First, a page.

FABIAN VON AUERSWALD PDF

Fabian von Auerswald was a German Renaissance master of Ringen wrestling. It was published posthumously in Considering the age of von Auerswald when it was first created, and considering the illustrations show an aged von Auerswald tossing around younger wrestlers, we should all be inspired by the vitality and skill the man must have possessed well into the latest years of his life. It is also notable that the woodcuts were created in the workshop of the famous artist Lucas Cranach. While treatises on wrestling existed prior to this work, they typically were smaller works contained within larger compendia of treatises from various authors that dealt with a variety of weapons and combat forms.

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Fabian von Auerswald was a German Renaissance master of Ringen wrestling. It was published posthumously in Considering the age of von Auerswald when it was first created, and considering the illustrations show an aged von Auerswald tossing around younger wrestlers, we should all be inspired by the vitality and skill the man must have possessed well into the latest years of his life.

It is also notable that the woodcuts were created in the workshop of the famous artist Lucas Cranach. While treatises on wrestling existed prior to this work, they typically were smaller works contained within larger compendia of treatises from various authors that dealt with a variety of weapons and combat forms.

It is a remarkable work that is more than a mere catalog of techniques, and we as modern practitioners should be very thankful he was able to complete it right before his death. Von Auerswald gives several techniques for fighting in this sport, and even states more than once that this game is both excellent for practicing the art and is also funny to watch.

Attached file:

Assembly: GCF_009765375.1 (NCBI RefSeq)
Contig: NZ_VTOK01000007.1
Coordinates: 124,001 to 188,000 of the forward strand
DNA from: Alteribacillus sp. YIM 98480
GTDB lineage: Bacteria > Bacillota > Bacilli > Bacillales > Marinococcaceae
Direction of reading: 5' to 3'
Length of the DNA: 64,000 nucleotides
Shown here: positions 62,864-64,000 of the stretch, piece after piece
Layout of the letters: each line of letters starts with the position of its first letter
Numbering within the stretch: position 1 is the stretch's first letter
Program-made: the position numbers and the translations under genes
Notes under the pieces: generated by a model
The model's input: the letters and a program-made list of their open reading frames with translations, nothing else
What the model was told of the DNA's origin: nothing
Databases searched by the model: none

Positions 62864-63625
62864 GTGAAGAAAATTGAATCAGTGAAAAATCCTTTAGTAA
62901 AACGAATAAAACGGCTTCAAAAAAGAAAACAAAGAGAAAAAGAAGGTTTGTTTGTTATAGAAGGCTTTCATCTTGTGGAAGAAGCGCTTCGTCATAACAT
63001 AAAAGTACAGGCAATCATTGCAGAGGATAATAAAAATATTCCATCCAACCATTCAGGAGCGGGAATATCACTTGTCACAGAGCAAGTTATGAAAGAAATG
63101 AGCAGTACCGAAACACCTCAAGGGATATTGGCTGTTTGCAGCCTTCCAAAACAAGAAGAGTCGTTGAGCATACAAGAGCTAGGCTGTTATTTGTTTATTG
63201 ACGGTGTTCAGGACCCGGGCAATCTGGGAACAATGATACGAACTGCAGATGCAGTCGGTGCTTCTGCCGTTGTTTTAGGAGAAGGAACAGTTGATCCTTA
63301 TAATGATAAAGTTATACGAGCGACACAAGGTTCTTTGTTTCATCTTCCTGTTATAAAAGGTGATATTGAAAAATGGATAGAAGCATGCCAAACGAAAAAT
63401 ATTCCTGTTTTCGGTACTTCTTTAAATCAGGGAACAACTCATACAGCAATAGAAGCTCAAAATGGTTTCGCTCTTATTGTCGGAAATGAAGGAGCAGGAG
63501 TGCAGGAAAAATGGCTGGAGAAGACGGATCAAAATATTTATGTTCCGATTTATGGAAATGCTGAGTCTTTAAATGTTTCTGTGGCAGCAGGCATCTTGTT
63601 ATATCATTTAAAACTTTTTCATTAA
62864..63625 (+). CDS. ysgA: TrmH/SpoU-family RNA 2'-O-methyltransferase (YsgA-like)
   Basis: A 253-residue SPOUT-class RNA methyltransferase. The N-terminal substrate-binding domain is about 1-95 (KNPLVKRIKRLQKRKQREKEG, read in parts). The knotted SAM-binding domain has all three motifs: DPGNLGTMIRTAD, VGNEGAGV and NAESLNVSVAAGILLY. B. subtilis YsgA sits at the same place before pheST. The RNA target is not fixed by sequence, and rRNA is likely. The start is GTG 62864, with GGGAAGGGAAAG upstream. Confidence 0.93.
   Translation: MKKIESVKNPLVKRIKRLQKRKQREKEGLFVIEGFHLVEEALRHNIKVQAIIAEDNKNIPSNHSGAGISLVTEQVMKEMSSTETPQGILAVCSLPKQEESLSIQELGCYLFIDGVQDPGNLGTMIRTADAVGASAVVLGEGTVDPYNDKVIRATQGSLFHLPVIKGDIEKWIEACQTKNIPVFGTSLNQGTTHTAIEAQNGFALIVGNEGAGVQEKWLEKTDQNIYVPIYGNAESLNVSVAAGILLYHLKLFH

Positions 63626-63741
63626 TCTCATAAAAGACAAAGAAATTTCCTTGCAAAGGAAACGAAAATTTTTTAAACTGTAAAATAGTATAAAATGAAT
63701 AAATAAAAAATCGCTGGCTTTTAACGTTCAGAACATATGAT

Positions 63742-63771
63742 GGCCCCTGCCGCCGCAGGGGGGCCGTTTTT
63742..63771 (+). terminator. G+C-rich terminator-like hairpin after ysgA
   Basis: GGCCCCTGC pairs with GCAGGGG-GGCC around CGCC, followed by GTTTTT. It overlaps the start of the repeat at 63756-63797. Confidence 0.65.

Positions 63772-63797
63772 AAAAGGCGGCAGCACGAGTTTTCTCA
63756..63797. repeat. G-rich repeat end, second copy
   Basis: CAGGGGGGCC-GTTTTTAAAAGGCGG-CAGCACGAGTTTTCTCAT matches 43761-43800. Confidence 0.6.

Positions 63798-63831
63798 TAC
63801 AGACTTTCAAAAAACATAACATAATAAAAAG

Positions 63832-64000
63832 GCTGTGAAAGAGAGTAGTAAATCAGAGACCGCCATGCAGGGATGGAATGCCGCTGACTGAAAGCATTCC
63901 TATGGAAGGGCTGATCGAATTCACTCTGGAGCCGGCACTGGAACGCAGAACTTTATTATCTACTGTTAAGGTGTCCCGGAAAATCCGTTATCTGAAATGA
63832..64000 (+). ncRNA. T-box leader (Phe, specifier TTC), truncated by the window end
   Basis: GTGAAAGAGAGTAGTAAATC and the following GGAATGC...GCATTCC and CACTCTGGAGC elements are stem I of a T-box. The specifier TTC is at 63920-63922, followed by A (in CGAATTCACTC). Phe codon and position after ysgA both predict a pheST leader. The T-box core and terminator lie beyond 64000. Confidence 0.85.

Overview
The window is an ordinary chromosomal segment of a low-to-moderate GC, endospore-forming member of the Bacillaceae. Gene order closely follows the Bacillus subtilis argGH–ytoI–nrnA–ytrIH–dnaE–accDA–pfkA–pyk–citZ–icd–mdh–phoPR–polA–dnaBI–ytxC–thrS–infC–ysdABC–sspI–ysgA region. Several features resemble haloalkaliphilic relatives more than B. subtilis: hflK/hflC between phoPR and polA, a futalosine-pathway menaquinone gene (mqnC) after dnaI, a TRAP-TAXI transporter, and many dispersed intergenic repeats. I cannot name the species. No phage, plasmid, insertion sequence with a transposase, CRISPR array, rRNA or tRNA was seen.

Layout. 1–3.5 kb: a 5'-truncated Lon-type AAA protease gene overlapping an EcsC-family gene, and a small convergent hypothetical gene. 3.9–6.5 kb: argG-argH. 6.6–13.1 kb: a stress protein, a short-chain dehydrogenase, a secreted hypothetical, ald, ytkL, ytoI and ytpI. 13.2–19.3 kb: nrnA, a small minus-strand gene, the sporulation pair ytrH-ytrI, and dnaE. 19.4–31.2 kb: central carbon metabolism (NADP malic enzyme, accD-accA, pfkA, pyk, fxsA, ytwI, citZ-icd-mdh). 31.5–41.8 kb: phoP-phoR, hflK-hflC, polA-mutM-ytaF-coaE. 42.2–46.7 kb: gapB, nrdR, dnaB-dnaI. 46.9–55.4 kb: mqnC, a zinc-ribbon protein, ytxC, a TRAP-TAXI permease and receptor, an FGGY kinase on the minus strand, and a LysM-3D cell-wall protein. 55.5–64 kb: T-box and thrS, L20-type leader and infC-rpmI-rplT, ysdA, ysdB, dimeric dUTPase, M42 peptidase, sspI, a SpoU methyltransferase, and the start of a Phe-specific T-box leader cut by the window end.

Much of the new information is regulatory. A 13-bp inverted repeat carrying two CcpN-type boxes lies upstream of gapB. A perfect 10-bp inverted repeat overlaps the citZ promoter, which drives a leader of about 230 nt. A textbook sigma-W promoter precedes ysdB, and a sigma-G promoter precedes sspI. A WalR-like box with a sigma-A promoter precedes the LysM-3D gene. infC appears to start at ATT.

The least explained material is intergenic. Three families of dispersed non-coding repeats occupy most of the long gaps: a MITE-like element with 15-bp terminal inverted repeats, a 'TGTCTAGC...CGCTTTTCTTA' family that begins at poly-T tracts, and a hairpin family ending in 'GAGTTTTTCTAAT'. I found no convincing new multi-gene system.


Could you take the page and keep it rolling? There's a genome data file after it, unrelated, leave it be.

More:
Also, due to the clarity of the images and the fact that it deals with certain concepts not explained in earlier treatises, it provides valuable insight as a stepping stone to the earlier wrestling treatises of the German fighting arts. It is a simple action, and yet it will set up many of the following techniques.

If your opponent grasps at your arm or sleeve, make a circular motion with your arm from the inside or outside. If your opponent does not let go, you can feel feedback as to just how much strength or pressure he is giving you and make a logical follow up action. This will create a small gap at the inside of his elbow. With your other arm reach through over his arm through that gap to grasp the inside of his knee.

Keep the spine upright and straighten your legs to lift and throw him. If he has grasped your right arm with his left arm, wind your right arm over the outside of it and grab your own arm with your left hand. Pull it into you and drive your weight downward so that your top arm weakens his grip and causes him to bend forward, pulling him off balance.

There are many techniques that could come from this, but the example von Auerswald gives is called The Rear Throw. As your opponent bends downward from you weakening his arm, grab his arm with your left hand and pull him towards you. Thrust your right arm across his neck or chest to his opposite shoulder to push him backwards, and simultaneously spring your right leg behind him while grabbing his inner thigh with your left hand to pull his lower half forward and up.

Your arms will be moving as if turning a wheel clockwise, throwing him over your leg. Lower your hips below his as you pivot to face away from him, and lift him with your forward hip as you pull on his sleeve.

Step out with the right leg in front of him and pull with your left hand on his right shoulder to aid the throw. As you are in the middle of stepping back, turn to face away from him and throw him over your leg.